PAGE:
Tight Spreads Shouldn't Diminish High Yield's Appeal

As an active manager with high degrees of freedom, the Artisan Partners Credit Team believes the disciplined execution of its process will enable it to build a portfolio of securities that can perform well regardless of the market environment. The team's commitment to deep fundamental analysis and a capital-structure-agnostic view are key attributes in identifying opportunities for Artisan High Income Fund.

While it could be argued that the opportunity in credit markets is less interesting than it was at previous points in the current credit cycle, the team believes the benign credit backdrop of strong economic momentum and low default activity should create a favorable environment for high yield investors going forward.


Tight Spreads Shouldn't Diminish High Yield's Appeal

The essentially uninterrupted rally in risk assets over the last few years has pushed a range of asset prices to new highs, helped by improving economic growth, steadily rising corporate profits and historically low volatility. However, after years of strong returns for high yield bonds, investors are asking whether currently low yield spread levels indicate the asset class is fully (or near fully) valued and the opportunity for continued strength has passed.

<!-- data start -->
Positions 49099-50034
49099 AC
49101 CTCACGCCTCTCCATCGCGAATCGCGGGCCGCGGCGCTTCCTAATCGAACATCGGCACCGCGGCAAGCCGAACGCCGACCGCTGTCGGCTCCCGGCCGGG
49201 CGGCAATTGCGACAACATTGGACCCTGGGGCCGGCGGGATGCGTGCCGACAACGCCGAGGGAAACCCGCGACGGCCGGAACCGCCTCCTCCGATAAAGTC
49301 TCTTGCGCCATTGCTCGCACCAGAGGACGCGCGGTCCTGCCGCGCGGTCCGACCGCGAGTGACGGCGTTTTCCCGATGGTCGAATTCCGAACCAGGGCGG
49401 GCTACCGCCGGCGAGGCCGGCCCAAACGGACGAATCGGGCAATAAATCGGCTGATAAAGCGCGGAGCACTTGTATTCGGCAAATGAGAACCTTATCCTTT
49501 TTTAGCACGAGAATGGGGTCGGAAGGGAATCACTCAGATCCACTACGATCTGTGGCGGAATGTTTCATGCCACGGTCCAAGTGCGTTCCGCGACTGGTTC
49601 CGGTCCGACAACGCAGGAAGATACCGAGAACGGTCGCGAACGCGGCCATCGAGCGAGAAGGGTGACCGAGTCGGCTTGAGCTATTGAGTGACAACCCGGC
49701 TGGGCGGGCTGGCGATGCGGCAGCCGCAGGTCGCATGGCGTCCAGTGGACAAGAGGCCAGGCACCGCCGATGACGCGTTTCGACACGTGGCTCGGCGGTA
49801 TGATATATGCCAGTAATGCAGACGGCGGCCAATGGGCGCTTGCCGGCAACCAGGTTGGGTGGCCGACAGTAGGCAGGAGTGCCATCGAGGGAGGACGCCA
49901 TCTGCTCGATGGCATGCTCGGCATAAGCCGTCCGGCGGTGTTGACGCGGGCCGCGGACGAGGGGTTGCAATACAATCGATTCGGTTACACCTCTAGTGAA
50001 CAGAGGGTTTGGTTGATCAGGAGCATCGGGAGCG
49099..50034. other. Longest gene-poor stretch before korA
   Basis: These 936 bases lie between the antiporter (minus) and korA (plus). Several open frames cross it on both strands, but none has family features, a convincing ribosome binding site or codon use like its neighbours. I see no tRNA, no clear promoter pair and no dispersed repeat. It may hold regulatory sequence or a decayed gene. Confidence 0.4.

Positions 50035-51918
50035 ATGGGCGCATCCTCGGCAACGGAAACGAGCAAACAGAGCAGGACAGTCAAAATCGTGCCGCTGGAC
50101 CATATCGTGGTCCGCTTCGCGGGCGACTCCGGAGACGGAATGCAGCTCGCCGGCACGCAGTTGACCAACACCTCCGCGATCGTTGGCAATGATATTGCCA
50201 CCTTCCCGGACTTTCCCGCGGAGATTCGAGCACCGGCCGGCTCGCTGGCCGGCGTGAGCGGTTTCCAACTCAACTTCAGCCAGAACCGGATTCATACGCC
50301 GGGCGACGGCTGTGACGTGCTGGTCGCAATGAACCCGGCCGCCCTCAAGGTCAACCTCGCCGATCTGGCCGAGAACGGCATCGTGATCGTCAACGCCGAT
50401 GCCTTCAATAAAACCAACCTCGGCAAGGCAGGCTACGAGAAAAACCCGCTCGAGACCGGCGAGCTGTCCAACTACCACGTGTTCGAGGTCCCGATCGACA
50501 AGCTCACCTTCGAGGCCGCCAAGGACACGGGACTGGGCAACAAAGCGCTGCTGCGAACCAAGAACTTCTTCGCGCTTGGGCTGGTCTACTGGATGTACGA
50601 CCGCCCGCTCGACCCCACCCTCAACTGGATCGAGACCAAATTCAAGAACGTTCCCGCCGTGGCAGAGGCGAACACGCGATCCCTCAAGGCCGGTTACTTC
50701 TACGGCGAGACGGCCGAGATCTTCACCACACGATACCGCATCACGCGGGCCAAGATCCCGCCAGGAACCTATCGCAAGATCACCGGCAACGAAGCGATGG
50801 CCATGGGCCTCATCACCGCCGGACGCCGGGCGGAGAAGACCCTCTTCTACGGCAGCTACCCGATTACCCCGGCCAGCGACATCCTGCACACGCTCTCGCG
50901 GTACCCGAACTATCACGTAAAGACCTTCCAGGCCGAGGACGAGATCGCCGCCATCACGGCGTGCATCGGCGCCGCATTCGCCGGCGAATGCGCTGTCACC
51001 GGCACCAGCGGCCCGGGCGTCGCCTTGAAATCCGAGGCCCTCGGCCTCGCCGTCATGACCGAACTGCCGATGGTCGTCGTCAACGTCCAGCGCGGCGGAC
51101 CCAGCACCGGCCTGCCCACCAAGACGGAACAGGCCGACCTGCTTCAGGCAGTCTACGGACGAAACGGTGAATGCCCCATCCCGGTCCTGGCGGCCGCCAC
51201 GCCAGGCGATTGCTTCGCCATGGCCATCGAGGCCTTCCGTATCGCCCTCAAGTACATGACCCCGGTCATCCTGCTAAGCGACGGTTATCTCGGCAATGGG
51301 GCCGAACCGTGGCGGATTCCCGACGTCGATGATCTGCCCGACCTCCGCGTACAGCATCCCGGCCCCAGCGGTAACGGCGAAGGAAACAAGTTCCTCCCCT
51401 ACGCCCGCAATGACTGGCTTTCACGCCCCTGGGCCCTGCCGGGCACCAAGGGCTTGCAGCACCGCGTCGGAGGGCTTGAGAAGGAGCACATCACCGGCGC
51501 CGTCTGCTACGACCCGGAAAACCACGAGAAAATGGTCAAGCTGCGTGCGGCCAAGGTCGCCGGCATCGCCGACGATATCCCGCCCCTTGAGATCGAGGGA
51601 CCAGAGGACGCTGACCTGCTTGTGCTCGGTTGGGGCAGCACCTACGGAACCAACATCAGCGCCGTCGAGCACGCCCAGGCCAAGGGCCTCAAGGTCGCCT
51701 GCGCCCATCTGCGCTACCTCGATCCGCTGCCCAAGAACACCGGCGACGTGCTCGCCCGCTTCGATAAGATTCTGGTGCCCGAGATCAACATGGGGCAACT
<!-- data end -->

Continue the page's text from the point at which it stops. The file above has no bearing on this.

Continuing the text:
It's true, high yield bond spreads—which measure the additional compensation investors require for the risk of default relative to a Treasury security of similar maturity—are below their long-term averages. Yet, tight spreads have not necessarily been a precursor to wider spreads in the future or a warning sign of negative returns to come, as we'll discuss. The key takeaway is: Spreads are only one of many variables to consider when investing in the asset class, and in our opinion, today's favorable environment for credit fundamentals suggests high yield credit remains an attractive asset class.


Exhibit 1: One-Year Range of Forward Returns by Spread Level

Bar Chart: Historical average and range of forward 12-month returns for ICE BofAML US High Yield Index

Source: ICE BofAML US High Yield Index. Past performance is not a reliable indicator of future results. Total returns presented were calculated using monthly option-adjusted spreads measured in basis points for the ICE BofAML US High Yield Index for the period December 31, 1996 to March 31, 2018. Spreads are based on month-end values. The shaded area represents the full range of 1-year annualized forward returns; the maroon line indicates the average return within the range.